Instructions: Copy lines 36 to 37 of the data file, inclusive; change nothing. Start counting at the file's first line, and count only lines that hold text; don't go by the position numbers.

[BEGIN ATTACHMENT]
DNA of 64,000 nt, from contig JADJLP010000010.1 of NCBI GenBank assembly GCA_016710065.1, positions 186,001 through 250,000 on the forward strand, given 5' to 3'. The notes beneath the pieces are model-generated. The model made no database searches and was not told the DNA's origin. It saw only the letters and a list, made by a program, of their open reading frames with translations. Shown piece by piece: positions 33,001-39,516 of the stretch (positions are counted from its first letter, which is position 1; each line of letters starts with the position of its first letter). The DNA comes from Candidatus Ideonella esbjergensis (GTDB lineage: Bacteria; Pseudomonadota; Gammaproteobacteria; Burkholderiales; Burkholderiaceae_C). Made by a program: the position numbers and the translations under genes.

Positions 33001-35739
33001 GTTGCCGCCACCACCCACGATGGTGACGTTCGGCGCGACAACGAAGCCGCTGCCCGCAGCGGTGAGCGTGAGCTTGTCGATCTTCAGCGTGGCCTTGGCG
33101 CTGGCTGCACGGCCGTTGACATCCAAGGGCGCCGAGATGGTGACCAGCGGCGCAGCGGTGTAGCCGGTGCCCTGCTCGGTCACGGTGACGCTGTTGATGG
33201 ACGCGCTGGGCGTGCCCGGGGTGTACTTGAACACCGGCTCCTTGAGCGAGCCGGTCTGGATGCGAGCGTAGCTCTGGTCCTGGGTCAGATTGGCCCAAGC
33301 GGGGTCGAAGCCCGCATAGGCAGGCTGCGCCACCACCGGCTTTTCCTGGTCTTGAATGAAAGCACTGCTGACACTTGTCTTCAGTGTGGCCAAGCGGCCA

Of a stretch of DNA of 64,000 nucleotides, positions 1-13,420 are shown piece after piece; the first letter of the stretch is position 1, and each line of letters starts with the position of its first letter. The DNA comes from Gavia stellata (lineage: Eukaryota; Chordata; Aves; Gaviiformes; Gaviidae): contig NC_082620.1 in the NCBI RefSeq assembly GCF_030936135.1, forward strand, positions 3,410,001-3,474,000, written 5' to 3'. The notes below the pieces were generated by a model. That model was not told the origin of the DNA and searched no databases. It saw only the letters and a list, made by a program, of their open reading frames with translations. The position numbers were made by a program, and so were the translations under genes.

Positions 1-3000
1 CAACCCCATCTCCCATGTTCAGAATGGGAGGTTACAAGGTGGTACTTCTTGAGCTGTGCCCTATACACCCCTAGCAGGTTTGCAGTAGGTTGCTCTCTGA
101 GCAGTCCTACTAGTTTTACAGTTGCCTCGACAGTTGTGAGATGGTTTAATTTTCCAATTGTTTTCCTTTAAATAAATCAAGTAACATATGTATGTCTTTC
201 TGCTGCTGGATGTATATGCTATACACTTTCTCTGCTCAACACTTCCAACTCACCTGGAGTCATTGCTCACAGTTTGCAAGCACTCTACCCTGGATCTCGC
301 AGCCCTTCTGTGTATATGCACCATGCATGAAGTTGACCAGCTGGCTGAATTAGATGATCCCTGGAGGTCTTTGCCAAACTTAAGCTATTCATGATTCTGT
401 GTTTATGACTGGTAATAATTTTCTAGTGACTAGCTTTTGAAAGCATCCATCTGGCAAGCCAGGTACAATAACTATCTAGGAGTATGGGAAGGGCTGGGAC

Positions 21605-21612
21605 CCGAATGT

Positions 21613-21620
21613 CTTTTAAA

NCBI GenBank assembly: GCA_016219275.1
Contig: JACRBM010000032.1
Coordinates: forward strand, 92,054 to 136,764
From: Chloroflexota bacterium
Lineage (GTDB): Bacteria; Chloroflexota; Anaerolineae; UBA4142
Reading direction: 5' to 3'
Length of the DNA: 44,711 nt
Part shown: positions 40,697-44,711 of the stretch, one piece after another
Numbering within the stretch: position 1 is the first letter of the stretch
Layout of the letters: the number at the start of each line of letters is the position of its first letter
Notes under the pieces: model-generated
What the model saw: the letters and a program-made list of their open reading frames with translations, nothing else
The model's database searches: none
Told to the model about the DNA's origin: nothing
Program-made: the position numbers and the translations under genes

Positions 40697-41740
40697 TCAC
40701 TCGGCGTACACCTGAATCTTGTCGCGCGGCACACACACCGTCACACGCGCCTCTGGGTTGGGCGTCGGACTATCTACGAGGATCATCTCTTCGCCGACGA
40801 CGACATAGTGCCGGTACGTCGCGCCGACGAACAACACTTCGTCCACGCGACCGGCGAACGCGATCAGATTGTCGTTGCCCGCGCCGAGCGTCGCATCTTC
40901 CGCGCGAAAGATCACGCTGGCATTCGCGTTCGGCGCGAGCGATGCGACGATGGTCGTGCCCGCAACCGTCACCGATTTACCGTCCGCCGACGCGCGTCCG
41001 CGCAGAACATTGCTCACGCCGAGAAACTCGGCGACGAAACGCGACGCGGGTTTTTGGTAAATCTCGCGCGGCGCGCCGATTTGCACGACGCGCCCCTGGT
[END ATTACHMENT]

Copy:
40801 CGACATAGTGCCGGTACGTCGCGCCGACGAACAACACTTCGTCCACGCGACCGGCGAACGCGATCAGATTGTCGTTGCCCGCGCCGAGCGTCGCATCTTC
40901 CGCGCGAAAGATCACGCTGGCATTCGCGTTCGGCGCGAGCGATGCGACGATGGTCGTGCCCGCAACCGTCACCGATTTACCGTCCGCCGACGCGCGTCCG